• Work that places students in multi-national corporation style experiences.
  • Significant work tenure of around 8 weeks, which can substitute an internship.
  • Practical deliverable oriented experiences that mandates the creation of business documents and results.
  • Filled with short-duration advanced training to raise student skills to practitioner levels.
  • Can be paired with a curriculum course to run parallelly.
  • Encourages team based performance, dependence, and interactions; wherein student inputs dictate the results generated.
  • Hones written communication skills with team members, the ability to write clearly, concisely and to the point.
  • Online and always available.


Explore our Business Analyst Experience Demo and help you students be the best!

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Top 5 Tools and Technologies for Business Analysis

Here we recommend the top 5 tools and technologies for business analysis that you should master. In increasing order of technical ability:

Tools and Technologies for Business Analysis

  1. MS Excel of the MS Office suite:
    Let’s face it. A majority of us who have worked a job in the past 10 years have definitely (at least) heard of MS Excel. It’s simple sandbox styled interface, a plethora of features, functions, and easy to understand layout have made it an indispensable tool for many. Statistical modelling and analysis can be easily achieved by the using the Data Analysis Toolpak. And complex optimization scenarios can be explored and achieved with the Solver add-in.
  1. MS Visio or yEd:
    A BA is frequently required to represent the current state and future state of organizational processes or programmatic workflows. This is accomplished through the use of a framework called the business process modelling notation. It is a set of guidelines that help creating notations that are easily understood and interpreted by people in the same field. MS Visio or yEd are commonly used tools and technologies for this purpose.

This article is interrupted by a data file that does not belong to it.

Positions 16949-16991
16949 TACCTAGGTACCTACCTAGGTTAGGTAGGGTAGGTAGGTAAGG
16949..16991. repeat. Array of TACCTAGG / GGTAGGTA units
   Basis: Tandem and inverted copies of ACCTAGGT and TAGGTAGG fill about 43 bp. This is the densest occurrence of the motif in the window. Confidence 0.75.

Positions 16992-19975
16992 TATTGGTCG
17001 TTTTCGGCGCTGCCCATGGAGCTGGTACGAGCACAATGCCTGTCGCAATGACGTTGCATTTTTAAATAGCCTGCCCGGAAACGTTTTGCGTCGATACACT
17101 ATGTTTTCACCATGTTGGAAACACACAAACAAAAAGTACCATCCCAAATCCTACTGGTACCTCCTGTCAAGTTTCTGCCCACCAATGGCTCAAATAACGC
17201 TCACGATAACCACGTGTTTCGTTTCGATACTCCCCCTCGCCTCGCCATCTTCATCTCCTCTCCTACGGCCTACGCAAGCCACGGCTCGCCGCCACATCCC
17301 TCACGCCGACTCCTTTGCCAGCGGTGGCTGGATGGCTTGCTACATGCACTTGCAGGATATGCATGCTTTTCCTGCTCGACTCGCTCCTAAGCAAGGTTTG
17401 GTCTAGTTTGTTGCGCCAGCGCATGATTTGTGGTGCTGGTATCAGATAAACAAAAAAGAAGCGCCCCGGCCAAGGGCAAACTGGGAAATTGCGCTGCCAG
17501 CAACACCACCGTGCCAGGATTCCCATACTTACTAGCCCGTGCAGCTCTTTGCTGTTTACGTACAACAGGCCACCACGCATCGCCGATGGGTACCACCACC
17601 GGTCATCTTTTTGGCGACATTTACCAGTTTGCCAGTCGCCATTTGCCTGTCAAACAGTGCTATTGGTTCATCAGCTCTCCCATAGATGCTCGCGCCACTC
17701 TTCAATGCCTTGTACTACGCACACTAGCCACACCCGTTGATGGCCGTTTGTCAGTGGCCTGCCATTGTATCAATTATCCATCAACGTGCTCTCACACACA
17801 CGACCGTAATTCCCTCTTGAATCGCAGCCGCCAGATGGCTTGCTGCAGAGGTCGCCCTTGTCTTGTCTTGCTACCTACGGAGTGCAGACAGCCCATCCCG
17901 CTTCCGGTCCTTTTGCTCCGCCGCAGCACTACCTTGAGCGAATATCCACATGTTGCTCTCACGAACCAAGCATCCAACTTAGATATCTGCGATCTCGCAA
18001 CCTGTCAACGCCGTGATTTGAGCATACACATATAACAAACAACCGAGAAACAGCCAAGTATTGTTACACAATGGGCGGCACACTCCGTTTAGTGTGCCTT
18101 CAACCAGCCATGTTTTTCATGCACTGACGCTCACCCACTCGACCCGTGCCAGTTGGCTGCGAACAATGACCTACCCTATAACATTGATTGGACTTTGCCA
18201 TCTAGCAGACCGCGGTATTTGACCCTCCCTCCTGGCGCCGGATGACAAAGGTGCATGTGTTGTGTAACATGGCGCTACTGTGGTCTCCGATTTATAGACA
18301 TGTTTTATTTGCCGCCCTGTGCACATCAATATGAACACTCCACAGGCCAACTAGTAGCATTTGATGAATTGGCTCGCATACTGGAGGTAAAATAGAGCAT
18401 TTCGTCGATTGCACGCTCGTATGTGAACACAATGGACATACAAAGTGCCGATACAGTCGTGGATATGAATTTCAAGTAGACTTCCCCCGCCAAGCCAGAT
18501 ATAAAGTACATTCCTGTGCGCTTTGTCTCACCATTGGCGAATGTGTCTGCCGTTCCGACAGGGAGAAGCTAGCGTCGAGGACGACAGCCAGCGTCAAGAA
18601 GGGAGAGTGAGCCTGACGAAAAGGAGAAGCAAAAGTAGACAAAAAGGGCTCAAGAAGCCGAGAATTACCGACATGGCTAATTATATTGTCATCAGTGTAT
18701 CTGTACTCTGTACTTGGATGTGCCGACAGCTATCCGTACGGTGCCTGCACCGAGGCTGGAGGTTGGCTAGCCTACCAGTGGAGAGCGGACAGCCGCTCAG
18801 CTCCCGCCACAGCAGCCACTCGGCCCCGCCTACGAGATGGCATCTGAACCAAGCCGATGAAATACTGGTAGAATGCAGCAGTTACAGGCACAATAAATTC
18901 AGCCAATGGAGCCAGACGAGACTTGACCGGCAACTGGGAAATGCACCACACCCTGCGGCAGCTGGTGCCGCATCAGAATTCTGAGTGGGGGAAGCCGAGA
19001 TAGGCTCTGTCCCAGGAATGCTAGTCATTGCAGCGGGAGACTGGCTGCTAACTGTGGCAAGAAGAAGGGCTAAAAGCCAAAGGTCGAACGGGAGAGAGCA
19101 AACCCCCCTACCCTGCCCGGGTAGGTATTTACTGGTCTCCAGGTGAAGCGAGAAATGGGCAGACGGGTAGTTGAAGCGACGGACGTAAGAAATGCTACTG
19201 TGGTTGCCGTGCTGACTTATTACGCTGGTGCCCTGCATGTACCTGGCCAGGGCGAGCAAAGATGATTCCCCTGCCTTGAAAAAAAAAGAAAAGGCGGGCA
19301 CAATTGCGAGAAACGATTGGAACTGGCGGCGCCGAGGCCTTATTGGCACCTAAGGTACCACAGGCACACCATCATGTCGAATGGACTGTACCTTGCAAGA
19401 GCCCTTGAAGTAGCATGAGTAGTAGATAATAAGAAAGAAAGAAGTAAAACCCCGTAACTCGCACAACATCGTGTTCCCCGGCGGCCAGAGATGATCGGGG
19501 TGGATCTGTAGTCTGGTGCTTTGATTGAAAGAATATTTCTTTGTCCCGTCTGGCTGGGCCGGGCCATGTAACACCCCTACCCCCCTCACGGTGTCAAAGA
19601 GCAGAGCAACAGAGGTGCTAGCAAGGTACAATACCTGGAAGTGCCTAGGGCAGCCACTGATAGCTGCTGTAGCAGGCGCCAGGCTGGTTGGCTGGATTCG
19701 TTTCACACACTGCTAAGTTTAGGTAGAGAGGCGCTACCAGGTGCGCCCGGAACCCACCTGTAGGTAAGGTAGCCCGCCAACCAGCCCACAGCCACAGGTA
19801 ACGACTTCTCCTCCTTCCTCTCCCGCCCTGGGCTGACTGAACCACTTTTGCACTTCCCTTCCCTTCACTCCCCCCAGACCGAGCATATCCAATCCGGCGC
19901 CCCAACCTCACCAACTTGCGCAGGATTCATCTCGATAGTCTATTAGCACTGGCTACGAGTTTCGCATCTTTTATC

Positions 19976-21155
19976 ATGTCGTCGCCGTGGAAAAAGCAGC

2. Tableau:
    The Tableau Software has seen tremendous growth over recent years. This is thanks in part to the thrust to infuse analytics in business intelligence. This growth is also due to the fact that it is one of the easiest tools to master visualization. Tableau’s features truly surpass many of its competitors. And its no surprise that companies are increasingly dependent on Tableau Software products for their business intelligence and visual analytics needs.


While some roles do not expect programming from business analysts, it is increasingly evident from current job profiles and company expectations that some form of programming experience is desired, and preferably the ones discussed below.

  1. Structured Query Language (SQL):
    SQL is a programming language used specifically to interact with relational databases. There are several flavours of SQL with every relational database vendor attempting to create a unique or stylized version of it for their systems. Think of MS SQL Server, Oracle’s PLSQL, MySQL (acquired by Oracle, etc.). But the core abilities and language constructs – syntax (think of grammar) remain the same across databases. A BA is frequently required to interact with data and databases for their work. This is truer for business analysts in technologically intensive industries.

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  1. Python programming:
    While many companies depend on Python programmers to build websites, apps, and other technologies, a BA also would do well to learn this language. Companies increasingly rely on statistical models for decision making. Python has a huge collection of community driven packages that make even complex algorithms available for your use with a few lines of code. Don’t be afraid; Python is also one of the easiest languages you could learn. It’s meant to be English-like. So if you’re reading this article, you probably can also learn Python quickly!

I wish you the best in life.

Warm regards,
Savio Saldanha